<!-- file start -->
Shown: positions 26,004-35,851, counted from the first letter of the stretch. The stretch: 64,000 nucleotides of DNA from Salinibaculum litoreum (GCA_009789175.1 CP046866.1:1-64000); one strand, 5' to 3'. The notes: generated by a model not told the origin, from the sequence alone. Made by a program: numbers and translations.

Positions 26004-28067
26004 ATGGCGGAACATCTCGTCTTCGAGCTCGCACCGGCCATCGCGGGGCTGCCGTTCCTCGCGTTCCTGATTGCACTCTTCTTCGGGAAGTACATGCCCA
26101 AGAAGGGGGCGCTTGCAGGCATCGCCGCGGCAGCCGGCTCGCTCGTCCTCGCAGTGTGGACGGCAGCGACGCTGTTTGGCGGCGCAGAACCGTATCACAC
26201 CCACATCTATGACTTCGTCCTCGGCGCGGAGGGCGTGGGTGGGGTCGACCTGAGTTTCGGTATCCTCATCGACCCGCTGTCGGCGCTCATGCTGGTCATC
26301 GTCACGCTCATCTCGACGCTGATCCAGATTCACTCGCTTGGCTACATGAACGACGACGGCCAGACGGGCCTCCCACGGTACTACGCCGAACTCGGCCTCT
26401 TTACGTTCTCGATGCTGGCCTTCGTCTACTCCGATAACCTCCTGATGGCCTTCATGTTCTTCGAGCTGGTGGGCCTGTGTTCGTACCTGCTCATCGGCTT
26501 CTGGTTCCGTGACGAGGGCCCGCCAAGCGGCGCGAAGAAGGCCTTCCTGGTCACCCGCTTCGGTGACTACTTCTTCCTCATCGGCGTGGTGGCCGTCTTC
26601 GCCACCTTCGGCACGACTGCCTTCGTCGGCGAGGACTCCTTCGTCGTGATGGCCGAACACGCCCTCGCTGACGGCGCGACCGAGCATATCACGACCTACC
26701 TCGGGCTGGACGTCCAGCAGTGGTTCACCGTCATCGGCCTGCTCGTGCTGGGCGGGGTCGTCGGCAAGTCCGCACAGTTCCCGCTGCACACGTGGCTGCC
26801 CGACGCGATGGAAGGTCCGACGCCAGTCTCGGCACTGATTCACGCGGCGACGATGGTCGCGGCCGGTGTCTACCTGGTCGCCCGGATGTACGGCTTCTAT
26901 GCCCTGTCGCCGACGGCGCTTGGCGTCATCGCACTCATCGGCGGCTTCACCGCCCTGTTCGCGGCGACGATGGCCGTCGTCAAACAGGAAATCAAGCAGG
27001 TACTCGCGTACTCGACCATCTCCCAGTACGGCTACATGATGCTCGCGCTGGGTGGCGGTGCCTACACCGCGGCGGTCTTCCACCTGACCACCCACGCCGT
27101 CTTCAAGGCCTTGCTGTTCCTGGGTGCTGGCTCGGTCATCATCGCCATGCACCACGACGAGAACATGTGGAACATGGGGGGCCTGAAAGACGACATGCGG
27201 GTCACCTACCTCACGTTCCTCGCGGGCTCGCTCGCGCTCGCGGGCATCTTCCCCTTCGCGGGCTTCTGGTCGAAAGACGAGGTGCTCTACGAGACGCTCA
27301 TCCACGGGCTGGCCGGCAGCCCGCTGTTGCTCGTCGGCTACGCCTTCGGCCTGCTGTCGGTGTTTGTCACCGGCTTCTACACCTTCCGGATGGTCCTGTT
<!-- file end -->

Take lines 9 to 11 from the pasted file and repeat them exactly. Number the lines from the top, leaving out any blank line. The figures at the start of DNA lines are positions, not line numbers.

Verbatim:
26601 GCCACCTTCGGCACGACTGCCTTCGTCGGCGAGGACTCCTTCGTCGTGATGGCCGAACACGCCCTCGCTGACGGCGCGACCGAGCATATCACGACCTACC
26701 TCGGGCTGGACGTCCAGCAGTGGTTCACCGTCATCGGCCTGCTCGTGCTGGGCGGGGTCGTCGGCAAGTCCGCACAGTTCCCGCTGCACACGTGGCTGCC
26801 CGACGCGATGGAAGGTCCGACGCCAGTCTCGGCACTGATTCACGCGGCGACGATGGTCGCGGCCGGTGTCTACCTGGTCGCCCGGATGTACGGCTTCTAT